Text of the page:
The newness continues inside with an interior Volkswagen says will have "a quality of materials that goes beyond all class limits," but, given the new Jetta, we'll withhold judgment until we've seen them in person. The dashboard features a painted or "carbon-look" finish and can be topped off with optional auxiliary gauges above the radio including oil temperature, boost pressure gauge, and clock with built-in stopwatch. The radio below them will be a single-CD eight-speaker unit to start, with an upgraded module available featuring a touch screen, SD card reader, and CD changer. That touch screen can be upgraded with a navigation system for the first time in a Beetle. Also available is the Fender Premium audio system recently added to the Jetta, with a 400-watt subwoofer and high-end speakers.
Also on the docket is a glass panoramic tilt-and-slide sunroof that's 80-percent larger than before, and keyless entry and starting, another Beetle first. That new rear end discussed earlier means a larger 10.9 cubic-foot cargo area, which can be further expanded by the split-folding rear seats. As you might expect, safety is taken seriously with standard stability control, dual front airbags, and front and rear side curtain airbags. Even your wallet will be safe with free maintenance for the first three years or 36,000 miles. Whether your sanity will be safe from trim levels named "Design" and "Sport" is another matter.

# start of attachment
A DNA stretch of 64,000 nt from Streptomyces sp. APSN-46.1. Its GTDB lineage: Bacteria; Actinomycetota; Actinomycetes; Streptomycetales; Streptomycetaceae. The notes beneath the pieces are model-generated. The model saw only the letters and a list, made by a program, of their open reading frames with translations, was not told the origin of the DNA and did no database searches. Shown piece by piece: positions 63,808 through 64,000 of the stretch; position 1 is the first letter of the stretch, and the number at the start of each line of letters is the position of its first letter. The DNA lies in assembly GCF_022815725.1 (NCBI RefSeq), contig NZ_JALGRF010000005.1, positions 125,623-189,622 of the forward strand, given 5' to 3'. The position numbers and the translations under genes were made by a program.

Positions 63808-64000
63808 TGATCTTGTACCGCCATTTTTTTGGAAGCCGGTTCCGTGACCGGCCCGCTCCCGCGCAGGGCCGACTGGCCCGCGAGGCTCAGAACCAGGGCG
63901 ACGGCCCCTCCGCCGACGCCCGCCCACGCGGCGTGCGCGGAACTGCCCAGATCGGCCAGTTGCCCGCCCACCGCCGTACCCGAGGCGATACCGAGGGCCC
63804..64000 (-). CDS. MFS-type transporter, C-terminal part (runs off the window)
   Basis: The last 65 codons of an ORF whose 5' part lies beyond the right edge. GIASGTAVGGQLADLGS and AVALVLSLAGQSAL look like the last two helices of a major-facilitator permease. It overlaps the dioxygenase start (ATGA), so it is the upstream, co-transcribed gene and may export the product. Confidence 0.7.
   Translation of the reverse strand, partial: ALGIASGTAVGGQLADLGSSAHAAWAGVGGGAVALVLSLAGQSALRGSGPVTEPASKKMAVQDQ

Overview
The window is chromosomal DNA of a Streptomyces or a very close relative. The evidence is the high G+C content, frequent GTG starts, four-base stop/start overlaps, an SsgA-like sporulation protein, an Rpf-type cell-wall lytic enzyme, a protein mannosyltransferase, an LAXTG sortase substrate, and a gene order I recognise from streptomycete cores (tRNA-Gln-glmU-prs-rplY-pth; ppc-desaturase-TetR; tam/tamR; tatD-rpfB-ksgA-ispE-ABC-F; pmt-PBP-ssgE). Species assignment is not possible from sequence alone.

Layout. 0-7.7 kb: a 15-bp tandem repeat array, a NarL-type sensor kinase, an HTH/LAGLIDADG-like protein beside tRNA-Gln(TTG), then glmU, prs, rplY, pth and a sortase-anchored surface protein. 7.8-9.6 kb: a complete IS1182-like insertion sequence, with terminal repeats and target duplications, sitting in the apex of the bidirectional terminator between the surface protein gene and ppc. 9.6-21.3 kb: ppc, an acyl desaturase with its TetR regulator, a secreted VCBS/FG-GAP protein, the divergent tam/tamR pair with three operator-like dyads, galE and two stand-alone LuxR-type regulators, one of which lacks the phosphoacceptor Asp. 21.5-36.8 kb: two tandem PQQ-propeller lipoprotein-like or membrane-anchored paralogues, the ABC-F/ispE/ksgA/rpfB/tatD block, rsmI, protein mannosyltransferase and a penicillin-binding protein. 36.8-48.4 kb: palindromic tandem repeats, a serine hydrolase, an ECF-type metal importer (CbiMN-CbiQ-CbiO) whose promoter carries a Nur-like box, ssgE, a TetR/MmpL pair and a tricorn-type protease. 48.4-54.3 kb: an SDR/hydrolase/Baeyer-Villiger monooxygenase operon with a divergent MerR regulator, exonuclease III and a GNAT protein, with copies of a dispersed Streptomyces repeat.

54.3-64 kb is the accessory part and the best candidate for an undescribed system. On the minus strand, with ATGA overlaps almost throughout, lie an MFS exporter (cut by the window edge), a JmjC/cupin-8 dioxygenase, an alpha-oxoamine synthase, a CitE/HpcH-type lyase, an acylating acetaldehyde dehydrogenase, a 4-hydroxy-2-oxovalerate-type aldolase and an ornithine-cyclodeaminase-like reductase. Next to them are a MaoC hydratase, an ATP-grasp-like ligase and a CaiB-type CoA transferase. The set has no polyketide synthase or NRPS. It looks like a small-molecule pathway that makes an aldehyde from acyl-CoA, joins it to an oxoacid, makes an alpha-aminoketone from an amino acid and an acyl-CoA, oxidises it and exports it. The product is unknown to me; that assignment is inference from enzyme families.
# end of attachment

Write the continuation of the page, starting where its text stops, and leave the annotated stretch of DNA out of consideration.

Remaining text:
All in all, the new Beetle is a refreshing reinterpretation of the unmistakable car. At first glance, it's less Sweet 16 and more just-graduated-from-college, a more faithful interpretation of the original and a car for 2012, not 1998. More important[, it appears to address its predecessor's most glaring faults and with any luck, the larger footprint will mean better handling on top of better interior space. The last Beetle was a certified hit, still selling strong more than 10 years after its debut. If this one's as improved as Volkswagen says, we wouldn't bet against a repeat.